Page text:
design: rotative studio

With strito the resident only pays for her needs. This concept is ideal for housing corporations. In this way they can offer a large group of households a suitable home and more people have access to a healthy home.
The 3 little pigs hadn’t thought of that yet. They could also have built a healthy and sturdy home together and have more time to enjoy life.

More information and contact

* Are you working on the development of, or do you have a natural building material? Get in contact with strito. They like to apply new materials in building their new houses. mail@strito.dev

A measurable sustainable living environment

NL Greenlabel stands for a measurable sustainable living environment. They do this by means of various sustainability passports. The labels provide insight into the sustainability score of products, panels and materials that are used in infrastructure projects and green management at a glance. These are independently assessed on the basis of their value for people and nature and ensure that sustainability is made transparent.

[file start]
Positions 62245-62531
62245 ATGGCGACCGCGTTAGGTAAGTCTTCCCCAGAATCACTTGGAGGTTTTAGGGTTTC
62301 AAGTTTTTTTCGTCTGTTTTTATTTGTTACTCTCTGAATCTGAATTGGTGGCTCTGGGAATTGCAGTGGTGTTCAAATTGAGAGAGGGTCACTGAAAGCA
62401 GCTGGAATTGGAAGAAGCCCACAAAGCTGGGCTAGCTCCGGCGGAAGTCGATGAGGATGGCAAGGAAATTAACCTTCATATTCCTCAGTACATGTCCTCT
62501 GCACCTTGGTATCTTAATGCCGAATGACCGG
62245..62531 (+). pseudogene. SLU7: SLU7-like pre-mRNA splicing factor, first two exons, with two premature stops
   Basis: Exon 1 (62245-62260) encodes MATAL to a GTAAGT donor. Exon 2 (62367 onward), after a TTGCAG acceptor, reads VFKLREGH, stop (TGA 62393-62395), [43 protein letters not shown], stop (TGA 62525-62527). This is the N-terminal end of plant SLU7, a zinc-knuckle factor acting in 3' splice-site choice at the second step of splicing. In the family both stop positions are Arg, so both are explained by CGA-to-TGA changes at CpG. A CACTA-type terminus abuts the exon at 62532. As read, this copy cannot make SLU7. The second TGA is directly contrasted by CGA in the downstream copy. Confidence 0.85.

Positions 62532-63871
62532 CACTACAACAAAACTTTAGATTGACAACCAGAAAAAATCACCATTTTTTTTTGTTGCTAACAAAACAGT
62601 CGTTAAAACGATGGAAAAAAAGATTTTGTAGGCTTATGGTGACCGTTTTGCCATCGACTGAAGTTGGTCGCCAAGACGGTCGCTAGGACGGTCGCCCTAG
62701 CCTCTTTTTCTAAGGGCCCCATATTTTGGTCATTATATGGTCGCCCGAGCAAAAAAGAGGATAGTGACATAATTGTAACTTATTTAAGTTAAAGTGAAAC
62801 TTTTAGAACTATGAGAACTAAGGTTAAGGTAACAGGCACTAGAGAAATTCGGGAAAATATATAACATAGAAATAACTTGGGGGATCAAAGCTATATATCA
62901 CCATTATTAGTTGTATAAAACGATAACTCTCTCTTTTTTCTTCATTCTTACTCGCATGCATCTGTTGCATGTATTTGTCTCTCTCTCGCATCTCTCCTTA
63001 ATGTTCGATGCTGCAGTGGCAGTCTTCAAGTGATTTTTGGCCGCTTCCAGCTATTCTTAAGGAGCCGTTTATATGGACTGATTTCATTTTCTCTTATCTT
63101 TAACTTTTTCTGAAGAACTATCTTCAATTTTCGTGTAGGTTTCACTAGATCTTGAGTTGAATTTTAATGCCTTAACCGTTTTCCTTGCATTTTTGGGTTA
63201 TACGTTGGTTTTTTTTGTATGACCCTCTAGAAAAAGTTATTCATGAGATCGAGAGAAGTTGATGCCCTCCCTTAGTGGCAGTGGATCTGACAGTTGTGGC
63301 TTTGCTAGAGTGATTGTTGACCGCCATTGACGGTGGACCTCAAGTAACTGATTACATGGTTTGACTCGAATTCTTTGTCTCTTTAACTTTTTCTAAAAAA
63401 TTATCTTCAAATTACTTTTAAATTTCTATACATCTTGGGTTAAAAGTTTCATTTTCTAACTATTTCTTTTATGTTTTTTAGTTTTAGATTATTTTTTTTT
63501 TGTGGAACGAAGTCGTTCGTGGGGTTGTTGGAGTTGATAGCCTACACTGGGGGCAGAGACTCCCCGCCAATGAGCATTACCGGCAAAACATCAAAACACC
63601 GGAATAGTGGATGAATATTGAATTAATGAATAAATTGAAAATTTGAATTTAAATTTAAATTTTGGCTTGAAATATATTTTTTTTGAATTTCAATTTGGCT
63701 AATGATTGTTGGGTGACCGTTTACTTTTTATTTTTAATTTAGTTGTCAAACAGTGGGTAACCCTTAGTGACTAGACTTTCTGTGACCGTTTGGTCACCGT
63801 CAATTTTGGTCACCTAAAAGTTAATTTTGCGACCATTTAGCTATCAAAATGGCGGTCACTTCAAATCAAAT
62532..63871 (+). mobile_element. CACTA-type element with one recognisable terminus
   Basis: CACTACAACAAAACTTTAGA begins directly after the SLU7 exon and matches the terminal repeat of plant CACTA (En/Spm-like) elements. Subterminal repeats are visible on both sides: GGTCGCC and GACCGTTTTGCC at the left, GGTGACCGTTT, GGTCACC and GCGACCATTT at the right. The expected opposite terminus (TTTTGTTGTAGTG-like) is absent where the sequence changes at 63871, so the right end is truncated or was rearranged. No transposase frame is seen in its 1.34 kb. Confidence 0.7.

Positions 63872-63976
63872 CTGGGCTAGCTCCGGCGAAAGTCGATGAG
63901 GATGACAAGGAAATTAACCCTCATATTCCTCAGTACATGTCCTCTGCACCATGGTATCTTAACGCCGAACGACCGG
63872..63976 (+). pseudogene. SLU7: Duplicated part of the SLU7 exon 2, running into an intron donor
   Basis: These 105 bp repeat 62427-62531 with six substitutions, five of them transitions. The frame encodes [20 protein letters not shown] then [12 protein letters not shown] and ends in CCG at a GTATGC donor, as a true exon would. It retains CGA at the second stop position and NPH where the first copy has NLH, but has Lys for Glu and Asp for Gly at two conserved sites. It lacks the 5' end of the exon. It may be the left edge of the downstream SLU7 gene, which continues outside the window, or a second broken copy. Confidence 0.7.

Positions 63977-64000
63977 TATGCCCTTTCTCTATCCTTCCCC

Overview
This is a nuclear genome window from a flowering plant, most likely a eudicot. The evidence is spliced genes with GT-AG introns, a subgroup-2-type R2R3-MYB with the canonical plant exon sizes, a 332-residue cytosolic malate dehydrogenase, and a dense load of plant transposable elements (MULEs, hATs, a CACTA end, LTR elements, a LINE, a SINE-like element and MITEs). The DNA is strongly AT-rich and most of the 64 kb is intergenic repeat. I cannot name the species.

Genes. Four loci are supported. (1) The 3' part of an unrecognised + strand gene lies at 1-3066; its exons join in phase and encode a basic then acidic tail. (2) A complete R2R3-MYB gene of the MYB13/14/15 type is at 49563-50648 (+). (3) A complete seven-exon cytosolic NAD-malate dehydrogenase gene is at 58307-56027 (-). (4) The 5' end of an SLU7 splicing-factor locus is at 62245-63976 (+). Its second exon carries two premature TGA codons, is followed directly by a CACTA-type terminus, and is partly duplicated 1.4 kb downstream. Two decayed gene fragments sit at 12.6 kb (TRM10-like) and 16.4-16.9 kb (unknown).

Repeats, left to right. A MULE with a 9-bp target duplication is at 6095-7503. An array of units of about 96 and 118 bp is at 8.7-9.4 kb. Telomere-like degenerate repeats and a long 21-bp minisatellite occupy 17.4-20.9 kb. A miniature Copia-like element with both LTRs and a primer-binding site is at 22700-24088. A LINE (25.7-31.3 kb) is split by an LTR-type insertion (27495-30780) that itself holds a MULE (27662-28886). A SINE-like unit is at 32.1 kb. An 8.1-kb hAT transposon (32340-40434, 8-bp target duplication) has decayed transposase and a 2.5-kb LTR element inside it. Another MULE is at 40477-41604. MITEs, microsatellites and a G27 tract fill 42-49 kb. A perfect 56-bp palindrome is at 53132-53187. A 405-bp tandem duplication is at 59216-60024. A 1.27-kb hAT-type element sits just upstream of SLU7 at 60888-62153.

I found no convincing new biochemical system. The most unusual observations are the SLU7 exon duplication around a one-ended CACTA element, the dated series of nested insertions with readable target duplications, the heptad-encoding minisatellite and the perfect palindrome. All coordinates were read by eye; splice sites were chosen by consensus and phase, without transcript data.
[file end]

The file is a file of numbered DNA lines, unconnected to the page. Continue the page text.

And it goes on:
The NL Green label provides individuals, companies and governments with quick, transparent and substantiated concrete starting points for realizing sustainability ambitions.

What NL Greenlabel pursues:

  • Preserving and enhancing the quality of the existing environment
  • Co-creation, citizen participation and ownership
  • Green as added value, not as decoration
  • Man and nature in balance
  • A green and healthy living environment
  • Building a guest in the landscape
  • People, Planet, Profit & Prosperity

-Nico Wissing and Lodewijk Hoekstra are the founders of NL Greenlabel. 
-Nico Wissing is the designer of the gardens of The Exploded View Beyond Building and The Growing Pavilion.

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The Indoor Generation

We spend 90% of our time indoors without enough daylight or fresh air. We don’t think about it any more – but science has shown that this can be harmful to our health and wellbeing. See the disturbing truth about your indoor life here: https://www.velux.com/indoorgeneration 

VALUE Magazine